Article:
Jets offensive coordinator John Morton directs players during OTAs at...

Jets offensive coordinator John Morton directs players during OTAs at the Atlantic Health Jets Training Center on Monday, May 30, 2017. Credit: Kathleen Malone-Van Dyke

The unlikely alliance was born of necessity, a partnership between an itinerant assistant coach ready to gamble with his career and an aging journeyman quarterback looking for one more chance.

John Morton knew he was taking a risk by coming to the Jets, a team in disarray after a 5-11 season with its coach on the hot seat. But if the 48-year-old position coach was ever going to break through to the next level, this was his chance.

An overachieving former receiver who made it to the NFL from his humble beginnings at Grand Rapids Community College, Morton embraced the challenge, even if it might end up in failure.

“Opportunity,” he said of the new job. “I’ve been a position coach for almost 19 years, and I feel I’m ready.”

At 38, Josh McCown was down to what might have been his last opportunity. Having played with eight different NFL teams and even a year for the Hartford Colonials of the United Football League, there was only one potential starting job available in a league that much prefers younger prospects, not aging backups with limited starting experience. Especially a quarterback who had won only two of his last 22 starts.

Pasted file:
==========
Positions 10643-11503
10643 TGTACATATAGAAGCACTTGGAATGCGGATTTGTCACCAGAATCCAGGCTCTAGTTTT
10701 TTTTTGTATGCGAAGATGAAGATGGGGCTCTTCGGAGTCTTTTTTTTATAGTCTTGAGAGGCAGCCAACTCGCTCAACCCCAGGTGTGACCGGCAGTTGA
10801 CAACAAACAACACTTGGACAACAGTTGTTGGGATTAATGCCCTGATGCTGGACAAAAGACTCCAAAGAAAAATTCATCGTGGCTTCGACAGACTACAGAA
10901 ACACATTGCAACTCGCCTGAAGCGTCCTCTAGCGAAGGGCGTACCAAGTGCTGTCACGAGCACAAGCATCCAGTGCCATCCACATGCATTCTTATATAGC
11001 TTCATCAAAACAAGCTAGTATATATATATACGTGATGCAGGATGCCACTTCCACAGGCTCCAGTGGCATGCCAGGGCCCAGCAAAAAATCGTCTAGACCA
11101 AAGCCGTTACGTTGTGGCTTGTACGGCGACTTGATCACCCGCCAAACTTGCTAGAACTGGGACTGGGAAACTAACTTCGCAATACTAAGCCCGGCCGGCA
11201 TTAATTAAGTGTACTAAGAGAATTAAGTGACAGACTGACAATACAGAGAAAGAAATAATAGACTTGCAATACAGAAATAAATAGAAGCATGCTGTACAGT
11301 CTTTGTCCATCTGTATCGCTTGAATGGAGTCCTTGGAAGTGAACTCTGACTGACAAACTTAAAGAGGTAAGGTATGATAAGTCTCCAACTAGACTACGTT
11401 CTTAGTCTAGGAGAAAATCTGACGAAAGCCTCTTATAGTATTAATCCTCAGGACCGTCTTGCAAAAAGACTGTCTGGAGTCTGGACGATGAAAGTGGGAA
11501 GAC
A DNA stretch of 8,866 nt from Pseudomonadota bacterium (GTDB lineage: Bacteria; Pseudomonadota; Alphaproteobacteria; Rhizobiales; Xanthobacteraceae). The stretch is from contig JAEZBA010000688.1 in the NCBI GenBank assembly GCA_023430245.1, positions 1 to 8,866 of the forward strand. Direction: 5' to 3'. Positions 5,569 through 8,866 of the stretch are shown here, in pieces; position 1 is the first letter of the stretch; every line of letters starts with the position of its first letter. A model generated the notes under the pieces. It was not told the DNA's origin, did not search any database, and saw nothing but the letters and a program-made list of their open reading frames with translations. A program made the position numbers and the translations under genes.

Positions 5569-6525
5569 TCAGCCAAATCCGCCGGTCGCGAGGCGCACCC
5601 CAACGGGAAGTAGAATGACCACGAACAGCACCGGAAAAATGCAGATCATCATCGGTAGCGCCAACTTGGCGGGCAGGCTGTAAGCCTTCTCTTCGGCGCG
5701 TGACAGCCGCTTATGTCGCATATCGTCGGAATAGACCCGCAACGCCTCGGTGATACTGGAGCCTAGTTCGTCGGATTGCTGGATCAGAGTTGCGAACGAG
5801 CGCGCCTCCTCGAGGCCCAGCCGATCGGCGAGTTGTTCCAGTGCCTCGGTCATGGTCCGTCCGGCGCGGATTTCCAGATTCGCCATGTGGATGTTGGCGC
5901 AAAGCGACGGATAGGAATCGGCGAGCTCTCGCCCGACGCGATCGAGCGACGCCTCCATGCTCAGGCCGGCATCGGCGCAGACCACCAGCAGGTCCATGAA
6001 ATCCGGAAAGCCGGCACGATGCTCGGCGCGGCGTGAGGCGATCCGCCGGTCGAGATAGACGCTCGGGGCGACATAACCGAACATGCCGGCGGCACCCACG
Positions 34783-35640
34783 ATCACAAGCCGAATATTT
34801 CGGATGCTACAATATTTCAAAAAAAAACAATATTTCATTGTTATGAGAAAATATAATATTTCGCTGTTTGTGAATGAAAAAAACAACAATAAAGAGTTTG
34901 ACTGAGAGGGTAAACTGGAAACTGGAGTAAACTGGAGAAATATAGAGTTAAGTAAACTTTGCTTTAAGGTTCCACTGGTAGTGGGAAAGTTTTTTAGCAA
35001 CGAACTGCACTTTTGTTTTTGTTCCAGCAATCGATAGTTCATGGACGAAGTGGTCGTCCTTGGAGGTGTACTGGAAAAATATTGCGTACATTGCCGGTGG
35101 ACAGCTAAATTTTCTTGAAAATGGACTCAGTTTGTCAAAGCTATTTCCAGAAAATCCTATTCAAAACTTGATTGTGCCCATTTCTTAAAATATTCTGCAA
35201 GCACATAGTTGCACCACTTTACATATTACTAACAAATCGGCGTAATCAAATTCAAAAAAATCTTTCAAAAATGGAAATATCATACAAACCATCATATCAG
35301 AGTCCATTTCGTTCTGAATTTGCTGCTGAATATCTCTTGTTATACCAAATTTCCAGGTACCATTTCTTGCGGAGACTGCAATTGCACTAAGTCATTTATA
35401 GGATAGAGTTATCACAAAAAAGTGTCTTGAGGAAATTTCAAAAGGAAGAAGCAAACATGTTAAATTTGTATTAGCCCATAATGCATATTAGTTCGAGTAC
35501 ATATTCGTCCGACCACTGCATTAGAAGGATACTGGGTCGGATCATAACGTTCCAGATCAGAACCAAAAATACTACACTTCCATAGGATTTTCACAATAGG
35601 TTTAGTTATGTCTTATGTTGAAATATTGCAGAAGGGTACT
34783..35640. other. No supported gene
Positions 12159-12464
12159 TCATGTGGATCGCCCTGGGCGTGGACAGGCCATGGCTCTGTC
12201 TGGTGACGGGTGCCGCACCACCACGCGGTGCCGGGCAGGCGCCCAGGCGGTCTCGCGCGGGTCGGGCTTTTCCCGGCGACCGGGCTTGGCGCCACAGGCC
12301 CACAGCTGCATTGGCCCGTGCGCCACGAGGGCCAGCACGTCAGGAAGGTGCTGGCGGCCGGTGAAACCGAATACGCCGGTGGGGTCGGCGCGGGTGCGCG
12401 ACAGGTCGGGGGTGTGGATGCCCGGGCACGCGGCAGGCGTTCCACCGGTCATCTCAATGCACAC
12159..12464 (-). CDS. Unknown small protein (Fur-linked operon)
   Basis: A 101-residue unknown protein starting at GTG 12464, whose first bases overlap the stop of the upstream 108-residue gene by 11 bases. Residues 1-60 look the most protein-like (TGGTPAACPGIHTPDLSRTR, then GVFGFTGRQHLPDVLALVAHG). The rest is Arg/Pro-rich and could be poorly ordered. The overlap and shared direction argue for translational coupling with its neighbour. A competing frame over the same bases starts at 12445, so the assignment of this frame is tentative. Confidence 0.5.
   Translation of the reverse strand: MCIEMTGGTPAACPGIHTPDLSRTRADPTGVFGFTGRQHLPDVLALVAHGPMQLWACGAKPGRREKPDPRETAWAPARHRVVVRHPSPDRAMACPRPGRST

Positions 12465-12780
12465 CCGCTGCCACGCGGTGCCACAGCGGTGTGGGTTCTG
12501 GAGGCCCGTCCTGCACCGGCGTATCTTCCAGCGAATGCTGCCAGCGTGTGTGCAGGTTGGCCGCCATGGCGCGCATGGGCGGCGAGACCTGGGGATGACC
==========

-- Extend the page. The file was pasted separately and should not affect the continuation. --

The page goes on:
But there is an unmistakable chemistry between the two, and they somehow have found a way to defy the early expectations of doom to give this unlikely Jets team a fighting chance in a season that most gave up for lost before it even began.

Morton brought his West Coast offense to the Jets, McCown brought his grit and football smarts, and they’ve given the Jets the one thing that can carry them through a challenging rebuilding process: hope.

That hope is now in the form of an astonishing early-season matchup against the Patriots. Before the season, you might not have found five people outside the Jets’ locker room who would have believed that when the AFC East rivals met on Oct. 15, first place would be on the line. Not after the Jets cleaned house in the offseason and got rid of nearly every big-name player on the roster. And not after the Patriots, coming off a fifth Super Bowl championship run, loaded up in free agency and the draft.

Where there once was talk of a winless Jets season, there also was talk of an undefeated Patriots season. Some thought the Patriots might win more games than the Jets, Bills and Dolphins combined.

But here they are, both 3-2 heading into Sunday’s game at MetLife Stadium.

The Jets still are heavy underdogs, but if the Morton-McCown alliance continues to impress, who knows? In a season in which McCown was expected to be little more than a caretaker for an offense that he presumably would hand off to a blue-chip prospect as soon as next year, his late-career renaissance may have changed the calculus — or at least delayed it.

For the first-year play-caller and the aging quarterback, at least there’s a chance.